COVID-19 has taught Singapore valuable lessons on the importance of fortifying our national food security regime. Over the past two years, we have seen how the perceived severity of the pandemic has triggered fear within the population, with long queues and empty shelves a common sight at supermarkets after announcements of the tightening of COVID-19 measures were made. This is not just common in Singapore also in other cities around the world.
Minimising Disruptions to National Food Security
Despite adequate stocks and supermarkets being increasingly prepared to deal with more crowds and bigger purchases, there is a need to address the longer-term effect of the pandemic: as Singapore is heavily reliant on food trade with other countries, any disruption to imports and exports can see a multitude of detrimental effects to the nation’s food security. To tackle this issue, the Singapore Food Agency (SFA) currently looks into pursuing three main strategies termed the ‘3 Food Baskets’:
- Diversify import sources to reduce risk of reliance on any single food supply source
- Grow local to provide buffer supply in event of overseas supply disruptions
- Grow overseas to help local companies expand abroad and export food back
While SFA’s ‘3 Food Baskets’ approach can protect Singapore against acute supply disruptions, the hard truth is that land-scarce Singapore cannot solely rely on traditional farming techniques to meet our 30 by 30 Goal, which is the Singapore Food Agency’s (SFA) aim to produce 30% of Singapore’s nutritional needs locally and sustainably by 2030. Moreover, other pressing global issues such as climate change have severely affected food security, thus increasing the need to turn to high-tech and urban agriculture.
Urban agriculture has been considered aneffective strategy in mitigating climate change, as it can reduce greenhouse gas emissions by shortening the food supply chain and by avoiding the food quantity and quality losses that come with long-distance transportation. This starts to be a world-wide trend.
MORROW’s Agri-Town Planning Model
MORROW has looked into sustainable agri-food practices in addition to addressing long-term food security issues and has developed an Agri-Town planning model to ensure Singapore remains economically and environmentally sustainable, which could be applicable to other cities worldwide.
First, it is important to forecast the food consumption needs. Together with agricultural experts, the land-use requirements on various agricultural types and methods can be estimated. For example. to support the Singapore’s 30 by 30 goal, we estimated Singapore’s egg, fish protein and vegetable consumption for 2030, and applied the land requirements to future Agri-Towns.
Figure 1, Estimated food consumption in Singapore by 2030
Ideally, Agri-Towns should consist of several Agri-Clusters and a residential neighbourhood. Within the Agri-Town, the site should be anchored with an Agri-Biz Centre (ABC) that provides self-contained supporting services and amenities to workers, businesses and residents. The residential neighbourhood can provide housing for the Agri-Workforce or even to those who are on a short-term stay and desire to live away from the highly urbanised centres.
Food producers in each cluster can also share common infrastructures such as waste and water management. Such an arrangement would reduce individual producers’ burden when planning for their own infrastructure needs, making the economic prospect of Agri-Towns more attractive. It can also reduce overall consumption as excess water or electricity generated at one plot can be shared within the cluster. Each Agri-Cluster is also planned with a “cluster centre” providing common-shared facilities such as treatment centres, amenities, security and restaurants.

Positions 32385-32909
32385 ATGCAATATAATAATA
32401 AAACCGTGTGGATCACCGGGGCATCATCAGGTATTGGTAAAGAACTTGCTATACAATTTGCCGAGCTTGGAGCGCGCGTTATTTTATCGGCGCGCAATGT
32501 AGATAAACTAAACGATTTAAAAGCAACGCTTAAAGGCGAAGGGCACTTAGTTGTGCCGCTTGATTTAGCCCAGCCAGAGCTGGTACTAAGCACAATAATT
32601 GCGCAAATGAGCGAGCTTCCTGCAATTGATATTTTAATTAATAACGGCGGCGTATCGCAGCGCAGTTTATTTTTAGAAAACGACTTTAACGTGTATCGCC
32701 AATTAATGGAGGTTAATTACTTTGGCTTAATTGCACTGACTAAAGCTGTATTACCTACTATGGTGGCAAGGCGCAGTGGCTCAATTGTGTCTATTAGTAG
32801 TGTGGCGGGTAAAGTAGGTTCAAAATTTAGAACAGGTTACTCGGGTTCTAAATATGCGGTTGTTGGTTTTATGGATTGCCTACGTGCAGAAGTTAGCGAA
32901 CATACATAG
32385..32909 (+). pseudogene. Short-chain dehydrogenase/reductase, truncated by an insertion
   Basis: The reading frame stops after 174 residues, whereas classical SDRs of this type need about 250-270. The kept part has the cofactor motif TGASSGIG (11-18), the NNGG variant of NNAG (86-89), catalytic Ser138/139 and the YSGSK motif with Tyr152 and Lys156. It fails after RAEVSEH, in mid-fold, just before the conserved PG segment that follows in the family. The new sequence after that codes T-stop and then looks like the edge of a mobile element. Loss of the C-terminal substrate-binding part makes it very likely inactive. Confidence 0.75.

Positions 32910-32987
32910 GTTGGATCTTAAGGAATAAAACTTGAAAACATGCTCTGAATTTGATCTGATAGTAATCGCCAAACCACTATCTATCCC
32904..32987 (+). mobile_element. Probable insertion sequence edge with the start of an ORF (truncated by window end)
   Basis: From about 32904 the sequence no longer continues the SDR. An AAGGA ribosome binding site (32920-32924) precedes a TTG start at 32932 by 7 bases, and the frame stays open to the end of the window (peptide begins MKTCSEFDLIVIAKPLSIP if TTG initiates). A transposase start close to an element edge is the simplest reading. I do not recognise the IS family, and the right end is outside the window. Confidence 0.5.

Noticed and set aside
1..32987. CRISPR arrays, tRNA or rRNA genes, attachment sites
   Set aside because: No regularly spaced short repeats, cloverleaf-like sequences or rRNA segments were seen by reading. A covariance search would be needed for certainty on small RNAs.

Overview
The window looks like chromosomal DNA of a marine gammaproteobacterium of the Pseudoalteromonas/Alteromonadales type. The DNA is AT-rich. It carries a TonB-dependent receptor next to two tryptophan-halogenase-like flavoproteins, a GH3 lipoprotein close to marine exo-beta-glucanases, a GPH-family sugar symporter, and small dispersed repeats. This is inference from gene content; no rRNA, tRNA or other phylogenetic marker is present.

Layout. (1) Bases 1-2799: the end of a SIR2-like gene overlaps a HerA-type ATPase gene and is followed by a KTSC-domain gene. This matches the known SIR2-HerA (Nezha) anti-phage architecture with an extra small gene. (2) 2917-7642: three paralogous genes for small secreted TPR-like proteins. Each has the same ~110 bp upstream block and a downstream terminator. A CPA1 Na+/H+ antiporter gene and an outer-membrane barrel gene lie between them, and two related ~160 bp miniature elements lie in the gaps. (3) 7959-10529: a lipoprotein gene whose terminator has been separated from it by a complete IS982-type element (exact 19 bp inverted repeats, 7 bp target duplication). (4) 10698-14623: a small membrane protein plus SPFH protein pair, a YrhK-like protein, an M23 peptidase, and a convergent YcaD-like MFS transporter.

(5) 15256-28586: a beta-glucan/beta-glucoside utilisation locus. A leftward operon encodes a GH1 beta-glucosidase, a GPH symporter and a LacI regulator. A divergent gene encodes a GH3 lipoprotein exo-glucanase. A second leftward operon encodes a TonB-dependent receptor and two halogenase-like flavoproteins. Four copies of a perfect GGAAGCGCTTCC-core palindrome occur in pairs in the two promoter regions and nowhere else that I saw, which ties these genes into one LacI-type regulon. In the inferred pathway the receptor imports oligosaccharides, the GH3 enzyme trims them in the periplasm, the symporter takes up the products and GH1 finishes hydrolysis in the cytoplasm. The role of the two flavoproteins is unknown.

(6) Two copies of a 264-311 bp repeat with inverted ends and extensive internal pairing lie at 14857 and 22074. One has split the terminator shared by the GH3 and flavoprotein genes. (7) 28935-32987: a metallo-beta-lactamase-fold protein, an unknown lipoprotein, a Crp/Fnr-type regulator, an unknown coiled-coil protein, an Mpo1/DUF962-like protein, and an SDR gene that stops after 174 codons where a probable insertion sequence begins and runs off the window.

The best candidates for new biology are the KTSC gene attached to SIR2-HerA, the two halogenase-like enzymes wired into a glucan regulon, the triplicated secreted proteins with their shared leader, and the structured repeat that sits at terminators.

Our Approach to the Planning
As articulated by Dr Liu, MORROW’s founding chairman and Singapore’s former chief planner, cites should treated like a family rather than a single person, independent from each other and yet related, with facilities distributed to each of them. Similarly, the Agri-Town planning model, inspired by Singapore’s New Towns, can have its own town centre with shopping malls, offices and public transport lines to support residents, which allows for resources to be pooled more efficiently.
Based on MORROW’s planning approach, the master plan should be a long-term vision that goes beyond 2030. In order to ensure the resilience of our Agri-Town model, Agri-Towns can be sub-divided into smaller self-contained and self-sufficient Agri-Clusters with their farmland that would be able to better fulfil the projected 2030 Singapore Food Consumption Needs.
Figure 2, Agri-Cluster Food Production
Research conducted in Australia also found that despite limited land available for small-scale urban agriculture, the productivity of that land can be high. If implemented correctly, the practice can be carried out with very low environmental impact (once the ways in which recycled materials can be used to improve the sustainability of those systems are identified) and at low cost.
The Potential of Urban Agricultural Planning
Urban agriculture has the potential to strengthen local food production by fostering more resilient and sustainable cities and food systems. MORROW’s Agri-Town planning model can help address food security worries and bring about socioeconomic and environmental benefits for any cities. Through knowledge-sharing and the rub-on effect of innovation from established farm owners, new agritechnology will ensure the future development and enhancement of long-term food security goals. This will ensure increased food resiliency in cities amidst the current pandemic and climate change.
More about Yu Zhou in his profile here.
Other MORROW Insights here.